Perhaps, when Sen. Elizabeth Warren of Massachusetts says she won't run for president, she really means it. There is evidence to support Warren's apparent belief that she could do more good as a senator than as a president (her work creating the Consumer Financial Protection Bureau comes to mind).
But, as Julian Zelizer writes in his op-ed for CNN, relying on the public statements of politicians re: candidacy is "rarely the best way to predict what a candidate will actually do."
More to the point: Zelizer says that Warren has been given a "giant political opportunity" in the form of handling the oversight hearings regarding regulators and the banks they regulate on Wall Street, which could put Warren in a prime position for a presidential run in 2016.
Here's why: Tapes surfaced in 2012 showing just how "cozy" the Federal Reserve was, in the wake of the 2008 economic meltdown, with bigwigs at Goldman Sachs, indicating that the government has no real interest in protecting the American public from too-big-to-fail banks.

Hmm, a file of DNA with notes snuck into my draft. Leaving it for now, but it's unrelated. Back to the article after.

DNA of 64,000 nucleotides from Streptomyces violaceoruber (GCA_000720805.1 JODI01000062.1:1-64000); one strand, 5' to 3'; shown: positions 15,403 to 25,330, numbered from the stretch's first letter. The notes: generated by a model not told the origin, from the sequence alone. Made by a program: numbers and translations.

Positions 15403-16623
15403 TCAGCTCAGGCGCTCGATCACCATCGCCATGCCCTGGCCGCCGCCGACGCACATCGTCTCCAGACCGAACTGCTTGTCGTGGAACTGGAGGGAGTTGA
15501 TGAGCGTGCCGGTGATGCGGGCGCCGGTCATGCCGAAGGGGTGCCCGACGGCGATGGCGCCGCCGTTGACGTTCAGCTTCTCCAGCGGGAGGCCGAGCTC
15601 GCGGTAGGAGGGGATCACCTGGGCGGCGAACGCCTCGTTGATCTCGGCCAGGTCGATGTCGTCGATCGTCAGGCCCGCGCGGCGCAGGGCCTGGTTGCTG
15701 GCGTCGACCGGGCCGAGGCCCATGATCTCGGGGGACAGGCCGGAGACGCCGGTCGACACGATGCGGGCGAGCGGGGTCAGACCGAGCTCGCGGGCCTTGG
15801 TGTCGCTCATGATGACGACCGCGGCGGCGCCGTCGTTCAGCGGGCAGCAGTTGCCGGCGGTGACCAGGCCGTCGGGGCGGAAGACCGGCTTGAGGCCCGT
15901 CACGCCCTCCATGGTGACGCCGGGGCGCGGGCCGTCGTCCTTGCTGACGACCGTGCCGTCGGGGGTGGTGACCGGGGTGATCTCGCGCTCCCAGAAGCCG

Spotlight on Warren
Sen. Warren is a big deal for Democratic progressives. She had a big role to play in the creation of the CFPB, an agency with the mission of protecting American consumers from predatory financial practices. Warren is also an outspoken voice on financial issues Americans face. Not only has she spoken out against regulators who have failed to hold too-big-to-fail banks accountable, but she has been speaking out against the exorbitant cost (and resulting student-loan hardship) of getting an education.
Why is Warren's 'Political Opportunity' a False Promise?
This goes back to the reality of politics itself. Warren appears to believe that being in the role of president will necessarily shift one's priorities and challenges. Even if she decides to run and wins, she must know that effecting change as president on certain issues is much more difficult than doing so as a senator.
The Role of the Private Bar
As self-serving as this sounds (this is our blog, after all), holding businesses accountable for negligence or wrongdoing is also within the power of lawyers - arguably much more so. For example, private counsel can help make things right on a large scale with class action lawsuits, which speak much louder than words. It may be Elizabeth Warren's moment, as Zelizer writes, but that's just politics.